Date of Award

Spring 2021

Degree Type



Moore School of Business

Director of Thesis

Robert Hartwig

Second Reader

Gregory Niehaus


Insurance and hedging instruments can help corporations manage many of the operational and financial risks they face. Yet, additional complexities are introduced now that many risks are increasingly interdependent and thus strongly correlated, making them more challenging to manage. Few risks illustrate this challenge better than cyber risk.

This thesis will focus on the increasing attention that the management of cyber risks receives in corporations, institutions and industries, and the role that insurance and risk management strategies play in mitigating this risk. The decision to focus on cyber risks—and the financing and management of those risks—is directly related to the exponential increase in cyber threats throughout the global economy. Thirty years ago, few would have predicted the magnitude of damage that cyber-attacks would routinely inflict upon organizations of all sizes—with the potential for far more severe losses looming ever larger. The rapid evolution and escalation of cyber threats—along with their ubiquitous nature—has led to a comprehensive reassessment of how organizations manage risks of all types. Insurers have been meeting the changing risk management needs of these organizations through innovations in product design, which now commonly include elements of loss control and post-event mitigation—in addition to traditional loss financing.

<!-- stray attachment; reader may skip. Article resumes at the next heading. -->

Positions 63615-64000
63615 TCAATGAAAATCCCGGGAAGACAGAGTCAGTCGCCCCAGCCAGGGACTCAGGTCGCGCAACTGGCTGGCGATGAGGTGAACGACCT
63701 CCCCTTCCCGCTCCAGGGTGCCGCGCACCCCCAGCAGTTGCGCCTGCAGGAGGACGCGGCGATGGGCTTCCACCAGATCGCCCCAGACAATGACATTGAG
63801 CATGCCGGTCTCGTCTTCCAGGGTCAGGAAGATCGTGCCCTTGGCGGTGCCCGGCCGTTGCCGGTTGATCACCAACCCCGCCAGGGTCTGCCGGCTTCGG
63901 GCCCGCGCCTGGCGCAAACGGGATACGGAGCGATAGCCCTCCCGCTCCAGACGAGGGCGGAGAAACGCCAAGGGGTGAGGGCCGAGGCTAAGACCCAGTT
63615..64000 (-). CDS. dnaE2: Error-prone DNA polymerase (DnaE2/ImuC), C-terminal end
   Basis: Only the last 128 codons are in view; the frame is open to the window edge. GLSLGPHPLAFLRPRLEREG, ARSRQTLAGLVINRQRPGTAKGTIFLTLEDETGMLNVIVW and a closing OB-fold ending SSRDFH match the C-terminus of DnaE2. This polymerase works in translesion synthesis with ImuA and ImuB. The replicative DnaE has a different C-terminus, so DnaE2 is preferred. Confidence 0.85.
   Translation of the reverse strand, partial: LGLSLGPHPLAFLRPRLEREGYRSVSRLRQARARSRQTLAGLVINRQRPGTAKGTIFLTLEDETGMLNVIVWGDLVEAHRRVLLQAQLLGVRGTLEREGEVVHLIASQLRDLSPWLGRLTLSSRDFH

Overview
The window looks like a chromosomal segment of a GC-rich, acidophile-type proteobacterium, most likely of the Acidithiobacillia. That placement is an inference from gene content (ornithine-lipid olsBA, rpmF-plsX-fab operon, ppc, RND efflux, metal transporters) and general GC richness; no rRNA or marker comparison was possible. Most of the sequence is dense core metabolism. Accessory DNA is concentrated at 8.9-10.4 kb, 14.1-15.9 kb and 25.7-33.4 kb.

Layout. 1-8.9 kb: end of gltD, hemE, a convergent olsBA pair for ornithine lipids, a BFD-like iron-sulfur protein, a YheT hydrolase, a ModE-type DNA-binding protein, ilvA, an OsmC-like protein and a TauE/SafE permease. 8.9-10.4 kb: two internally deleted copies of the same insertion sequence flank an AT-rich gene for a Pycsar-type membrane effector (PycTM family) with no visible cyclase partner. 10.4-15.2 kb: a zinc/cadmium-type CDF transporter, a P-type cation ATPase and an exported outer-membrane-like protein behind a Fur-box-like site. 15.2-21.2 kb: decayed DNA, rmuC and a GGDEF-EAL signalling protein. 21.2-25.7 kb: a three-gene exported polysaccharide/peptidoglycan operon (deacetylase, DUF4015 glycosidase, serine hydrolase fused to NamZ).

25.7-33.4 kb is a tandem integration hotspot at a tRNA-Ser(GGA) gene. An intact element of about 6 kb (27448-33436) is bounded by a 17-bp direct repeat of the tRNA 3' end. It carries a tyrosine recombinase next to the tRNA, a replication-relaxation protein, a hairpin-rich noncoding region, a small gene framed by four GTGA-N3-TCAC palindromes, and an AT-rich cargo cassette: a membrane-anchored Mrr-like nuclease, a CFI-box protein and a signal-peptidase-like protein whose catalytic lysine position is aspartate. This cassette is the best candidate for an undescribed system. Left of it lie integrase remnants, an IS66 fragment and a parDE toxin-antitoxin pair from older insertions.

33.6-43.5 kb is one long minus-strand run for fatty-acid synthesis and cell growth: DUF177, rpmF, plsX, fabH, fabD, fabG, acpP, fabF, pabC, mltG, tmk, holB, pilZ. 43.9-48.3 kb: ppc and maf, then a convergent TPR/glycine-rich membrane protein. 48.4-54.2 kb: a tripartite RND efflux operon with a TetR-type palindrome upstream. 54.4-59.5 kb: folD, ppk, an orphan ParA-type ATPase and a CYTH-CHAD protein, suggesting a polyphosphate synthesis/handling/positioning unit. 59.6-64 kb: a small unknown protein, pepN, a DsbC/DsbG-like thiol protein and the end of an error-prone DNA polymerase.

This thesis begins with a historical review of cyber threats and proceeds to examine the varied nature of cyber threats impacting several key industries. Data on major attacks for each industry examined in this thesis were researched, collected and analyzed, and are displayed in the database included in the appendix to this paper. For the discussion of early-stage cyber threats, I will trace the evolution of cyber threats from relatively simplistic denial-of-service attacks, to early computer viruses, to phishing emails, and to the multiplicity of sophisticated threats seen today, such as ransomware. The objective is to provide those who are unfamiliar with cyber risk (i.e., students or other professionals) with an increased awareness of the threats, as well as an understanding of how organizations can mitigate such threats.

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